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Part III: Aligning Assessment and Learning Activities

  • From the student's perspective, what we assess signals what we think is important and what we want students to learn; it defines the actual curriculum.  For example, 

    • if our course assessment plan consists primarily of multiple-choice tests requiring recall of information, this tells students to focus on learning specific information (i.e., shallow learning).  If our assessment plan requires students to work through cases in which they propose not only solutions but also their rationales, this sends a message that deep learning (i.e., critical thinking) is important (Saroyan & Amundsen, 2004, 97).

  • How students perform on an exam or final performance is as much a reflection of what they were asked to do during the learning process as it is about the design of the assessment itself. For example, students often take notes during a live or recorded lecture, complete recall-oriented assignments and/or performances, participate in discussions, and complete multiple-choice quizzes or iClicker questions to master the learning outcome and prepare for the upcoming exam.  But unless these multiple-choice items assess conceptual understandings or require the application of new information, student learning will be shallow and focus on memorization for recognition purposes (Ambrose, et al., 2010; Bransford, Brown, & Cocking, 2000).  Too often, the type of questions posed to students on quizzes, polling exercises, or practice assignments does not prepare students for exam questions that require them to solve authentic, real-world problems, evaluate policies, or produce creative works.

  • For any type of classroom assessment measure to be valid, it must measure learning that is stated in the course learning outcomes (CLOs). And from a design perspective, learning outcomes and assessments drive the selection of planned learning experiences, including content delivery, practice assignments, quizzes, discussions, etc. (Wiggins & McTighe, 2005).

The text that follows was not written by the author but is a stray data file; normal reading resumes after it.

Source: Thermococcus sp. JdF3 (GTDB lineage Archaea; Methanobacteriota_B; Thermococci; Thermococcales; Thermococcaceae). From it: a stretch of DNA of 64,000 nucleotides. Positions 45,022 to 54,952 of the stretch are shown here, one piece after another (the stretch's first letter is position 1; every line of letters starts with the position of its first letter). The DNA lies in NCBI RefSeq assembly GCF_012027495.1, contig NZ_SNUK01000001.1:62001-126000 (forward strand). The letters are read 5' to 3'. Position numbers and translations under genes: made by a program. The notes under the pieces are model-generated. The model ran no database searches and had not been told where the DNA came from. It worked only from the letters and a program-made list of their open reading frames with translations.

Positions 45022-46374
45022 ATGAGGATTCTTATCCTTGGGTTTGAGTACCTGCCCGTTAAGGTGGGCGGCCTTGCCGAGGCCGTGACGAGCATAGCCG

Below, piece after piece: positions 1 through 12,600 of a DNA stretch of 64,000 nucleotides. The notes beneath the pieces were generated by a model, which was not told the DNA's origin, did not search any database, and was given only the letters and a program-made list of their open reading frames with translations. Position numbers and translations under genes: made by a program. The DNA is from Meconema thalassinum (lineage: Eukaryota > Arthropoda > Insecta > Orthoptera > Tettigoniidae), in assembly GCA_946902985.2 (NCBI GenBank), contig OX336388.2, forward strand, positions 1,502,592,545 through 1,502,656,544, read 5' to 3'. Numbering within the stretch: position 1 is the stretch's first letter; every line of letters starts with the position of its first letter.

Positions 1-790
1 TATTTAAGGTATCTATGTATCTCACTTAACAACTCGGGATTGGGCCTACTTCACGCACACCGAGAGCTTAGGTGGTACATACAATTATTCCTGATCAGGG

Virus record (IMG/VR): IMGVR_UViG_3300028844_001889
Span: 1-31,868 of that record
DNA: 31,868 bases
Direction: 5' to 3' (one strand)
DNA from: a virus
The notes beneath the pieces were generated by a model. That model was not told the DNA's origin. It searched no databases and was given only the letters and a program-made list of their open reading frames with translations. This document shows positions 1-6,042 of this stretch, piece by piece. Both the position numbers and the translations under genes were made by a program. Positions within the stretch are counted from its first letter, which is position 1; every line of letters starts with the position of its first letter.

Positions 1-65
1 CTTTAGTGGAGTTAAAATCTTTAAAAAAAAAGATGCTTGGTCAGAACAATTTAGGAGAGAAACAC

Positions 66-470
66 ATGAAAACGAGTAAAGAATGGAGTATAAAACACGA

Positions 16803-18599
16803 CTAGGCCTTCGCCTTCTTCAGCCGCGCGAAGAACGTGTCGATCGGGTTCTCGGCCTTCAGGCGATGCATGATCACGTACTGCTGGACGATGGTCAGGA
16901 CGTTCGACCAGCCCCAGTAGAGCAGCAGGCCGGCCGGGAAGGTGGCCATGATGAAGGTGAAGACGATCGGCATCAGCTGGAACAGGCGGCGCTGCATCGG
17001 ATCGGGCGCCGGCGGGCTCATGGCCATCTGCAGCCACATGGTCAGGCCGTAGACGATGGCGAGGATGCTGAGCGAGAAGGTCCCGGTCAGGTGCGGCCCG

• When a course is designed coherently, the planned learning experiences "provide students with sufficient practice and feedback to enable them to accomplish the desired learning and be prepared for evaluation activities" (Saroyan & Amundsen, 2004, 98).

  • To Do:

  • Take an honest look at course alignment. Ask yourself the following:

    1. Are the CLOS clear, observable, and measurable statements of expected knowledge, skills, and dispositions?

    2. Do CLOs reflect core concepts and competencies for the level of this course (i.e., intro., lower or upper-division, graduate-level)? 

    3. Do you have a variety of formal and informal assessments, with more frequent formative assessments to monitor and direct student learning?

    4. Taken together, are the assessments a solid reflection of the CLOs/expectations for students?

    5. Do the planned learning experiences (LEs) for your course (i.e., content delivery, practice exercises, discussions, group work, assignments, etc.) adequately prepare students for the type of summative assessment utilized in each unit of study.

    6. Do your assessments target lower- or higher-order thinking skills?

    7. Are there ways you can improve the alignment of the LEs and assessments?

  • References:

    1. Ambrose, S. A., Bridges, M. W., DiPietro, M., Lovett, M. C., & Norman, M. K. (2010). How learning works: 7 research-based principles for smart teaching. San Francisco, CA: Jossey-Bass.

    2. Bransford, J.D., Brown, A.L., & Cocking, R.R. (2000 Eds.). How people learn: Brain, mind, experience, and school. Washington, DC: National Academies Press; 1st edition.

    3. Saroyan & Amundsen, (2004). Rethinking teaching in higher education: From a course design workshop to a faculty development framework. Sterling, VA: Stylus Pub.

    4. Wiggins, G., & McTighe, J. (2005). Understanding by design (2nd Ed.). Alexandria, VA: Association for Supervision and Curriculum Development.